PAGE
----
When I got married, my wife I honeymooned in Italy, taking a slow, meandering trip through Venice, Florence, Siena, and Rome. Every aspect of that trip was a dream, and the food was no exception. One very friendly restauranteur in Florence insisted that we absolutely had to try his soup before we ordered dinner, telling us it was a traditional, Tuscan tomato and bread soup, called Pappa al Pomodoro.
My wife and I, at a loss for what to try, decided to try his recommendation, and soon enough two intricately decorated bowls were brought before us with a hearty portion of this thick, chunky, most amazing smelling soup. In the blink of an eye, we both emptied our bowls and licked them clean. Needless to say, the restauranteur was smiling ear to ear. We stopped back at the same restaurant for another bowl the next day, and I’ve done my best to recreate it here after some of my usual reading triggered the memories of this great experience.
This is a hearty, full-bodied soup that can work as either a first course or as a meal unto itself. It tastes summery, fresh, sweet, lightly acidic, and is one of my favorite ways to enjoy tomatoes. If you’re ever in Italy or the presence of someone who can cook real, true, country Italian, don’t pass up on a bowl of this soup. And talk it down to everyone around you so there’s more for you. Its that good!
- olive oil
- 1 shallot
- 1 leek
- 1 red bell
- 6-8 cloves garlic
- 1.75 cups chicken stock
- 2 lb plum tomatoes
- 28 oz San Marzano tomatoes
- 1/4-1/2 cup fresh basil
- 1/4-1/2 cup fresh oregano
- dried majoram
- ~3-4 cups of day old baguette chunks (or some other dense bread–this translates to about 5-8 inches of a loaf)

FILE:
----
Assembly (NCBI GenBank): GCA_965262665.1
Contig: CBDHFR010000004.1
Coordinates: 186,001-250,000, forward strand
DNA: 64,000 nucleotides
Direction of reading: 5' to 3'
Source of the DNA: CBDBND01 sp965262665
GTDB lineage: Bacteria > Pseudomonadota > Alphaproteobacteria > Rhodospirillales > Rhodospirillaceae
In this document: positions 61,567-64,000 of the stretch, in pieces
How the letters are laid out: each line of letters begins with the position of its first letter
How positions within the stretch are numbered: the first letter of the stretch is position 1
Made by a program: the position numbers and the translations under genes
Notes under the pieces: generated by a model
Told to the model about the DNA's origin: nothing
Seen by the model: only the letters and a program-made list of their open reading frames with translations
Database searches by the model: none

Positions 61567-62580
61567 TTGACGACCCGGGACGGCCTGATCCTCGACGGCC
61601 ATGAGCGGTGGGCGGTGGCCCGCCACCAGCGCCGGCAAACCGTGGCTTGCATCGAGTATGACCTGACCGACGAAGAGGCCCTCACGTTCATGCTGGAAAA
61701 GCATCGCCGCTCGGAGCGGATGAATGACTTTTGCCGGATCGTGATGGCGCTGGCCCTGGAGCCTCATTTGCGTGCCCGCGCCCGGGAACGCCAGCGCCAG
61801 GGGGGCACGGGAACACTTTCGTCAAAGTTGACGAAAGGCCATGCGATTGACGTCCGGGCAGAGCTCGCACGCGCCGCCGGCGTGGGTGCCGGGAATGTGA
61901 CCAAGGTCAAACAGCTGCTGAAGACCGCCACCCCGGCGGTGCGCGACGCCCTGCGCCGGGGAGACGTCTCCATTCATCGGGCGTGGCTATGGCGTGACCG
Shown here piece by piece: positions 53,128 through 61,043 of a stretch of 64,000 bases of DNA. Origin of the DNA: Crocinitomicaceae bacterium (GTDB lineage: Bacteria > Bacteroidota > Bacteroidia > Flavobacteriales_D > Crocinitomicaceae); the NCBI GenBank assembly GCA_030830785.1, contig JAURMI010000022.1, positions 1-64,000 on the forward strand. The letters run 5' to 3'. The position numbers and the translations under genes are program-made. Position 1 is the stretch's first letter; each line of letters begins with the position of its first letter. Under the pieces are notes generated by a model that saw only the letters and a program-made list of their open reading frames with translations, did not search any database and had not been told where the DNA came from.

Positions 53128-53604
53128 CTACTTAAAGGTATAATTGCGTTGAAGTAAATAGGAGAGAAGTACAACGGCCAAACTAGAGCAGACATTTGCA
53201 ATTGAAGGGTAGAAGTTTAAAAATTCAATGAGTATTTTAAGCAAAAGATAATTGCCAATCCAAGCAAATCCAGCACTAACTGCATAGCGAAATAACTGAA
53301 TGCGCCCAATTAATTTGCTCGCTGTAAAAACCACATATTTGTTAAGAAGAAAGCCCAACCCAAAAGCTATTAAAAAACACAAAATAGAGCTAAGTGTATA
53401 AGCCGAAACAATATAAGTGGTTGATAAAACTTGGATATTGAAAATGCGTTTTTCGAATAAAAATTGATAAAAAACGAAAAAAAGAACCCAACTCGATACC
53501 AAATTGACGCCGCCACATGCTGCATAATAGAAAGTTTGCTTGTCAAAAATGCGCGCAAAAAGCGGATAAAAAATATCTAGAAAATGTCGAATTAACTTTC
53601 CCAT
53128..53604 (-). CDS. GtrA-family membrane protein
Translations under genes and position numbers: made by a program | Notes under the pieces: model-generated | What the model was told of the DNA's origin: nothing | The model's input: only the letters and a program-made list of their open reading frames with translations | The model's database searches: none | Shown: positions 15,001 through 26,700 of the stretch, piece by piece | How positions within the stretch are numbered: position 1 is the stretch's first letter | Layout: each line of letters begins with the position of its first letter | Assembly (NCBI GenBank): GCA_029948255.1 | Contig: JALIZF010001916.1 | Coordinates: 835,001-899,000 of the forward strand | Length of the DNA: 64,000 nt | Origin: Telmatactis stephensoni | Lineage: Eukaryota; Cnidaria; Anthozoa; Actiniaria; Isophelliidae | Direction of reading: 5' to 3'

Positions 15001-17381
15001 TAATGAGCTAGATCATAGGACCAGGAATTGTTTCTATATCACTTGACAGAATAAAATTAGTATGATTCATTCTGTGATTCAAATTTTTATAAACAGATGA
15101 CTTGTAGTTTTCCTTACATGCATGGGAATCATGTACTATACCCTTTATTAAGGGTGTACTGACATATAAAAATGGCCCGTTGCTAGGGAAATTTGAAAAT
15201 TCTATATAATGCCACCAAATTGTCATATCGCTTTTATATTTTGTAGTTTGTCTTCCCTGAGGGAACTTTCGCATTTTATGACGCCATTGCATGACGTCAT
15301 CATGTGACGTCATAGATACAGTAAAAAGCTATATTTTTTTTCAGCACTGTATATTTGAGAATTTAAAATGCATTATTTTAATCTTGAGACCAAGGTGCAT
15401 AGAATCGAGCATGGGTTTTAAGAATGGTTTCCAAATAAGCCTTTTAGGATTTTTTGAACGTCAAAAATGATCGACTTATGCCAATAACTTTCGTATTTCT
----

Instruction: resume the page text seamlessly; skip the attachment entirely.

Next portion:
Before you get started, get all of your produce ready for action. Clean the leek and finely mince the pale green/white parts as well as the shallot, pepper, and garlic. Chop the tomatoes into smallish chunks, doing your best to reserve the juices. Some people insist on skinning and seeding the tomatoes, but to me, this is intentionally a pretty rustic soup, so I don’t regard that as an absolute necessity, but if you do, now’s the time to deal with that.
In a good sized pan (I used a Dutch oven), heat up some olive oil and sweat the shallot, leek, and red pepper for about 8 minutes or so. Do not brown the veggies–just soften them up. Then, throw in the garlic and continue this for another minute or two.
With the base vegetables softened, now is when you should pour in the chicken stock and tomato (chunked, hand-crushed from the can, or both–do what your tomato endowment allows). Stir this about and let it bubble and simmer for 20-30 minutes, stirring periodically.
While you wait for the first round of simmering to finish, take a trip through your herb garden and gather some basil and oregano. Dice up the leaves, and once time is up, toss them into the pot along with the dried majoram and both salt and pepper to taste. Sample things and tweak the seasoning a bit.
Now, chop up the day old bread (I always seem to have extra baguette lying around–any dense bread like that will do just fine) into big crouton-sized chunks. If you’re bread isn’t day-old hard, just cut up the chunks and toast them briefly (10-20 minutes) in the oven on 250 °F or so to firm them up a bit.
Anyways, with your bread ready to go, arm yourself with a potato masher so that you can gently mash the bread into the soup. Press it all in until every bit of bread is submerged and give things a good stir. Let this simmer for another 20-30 minutes. Check in a bit more often to stir as the soup is more prone to burning on the bottom now what with the bread. Adjust the seasoning to taste when you keep checking in on the soup.
Things should be pretty thick and chunky by now and your house should smell delicious. The soup ought to be done, so give it one last taste in case you need to adjust the seasoning one last time.
Time to dish out a bowl. A bit of high quality extra virgin olive oil drizzled around the edges of the bowl complement the soup quite nicely along with some basil leaves for garnish and a glass of nice Chianti. Enjoy!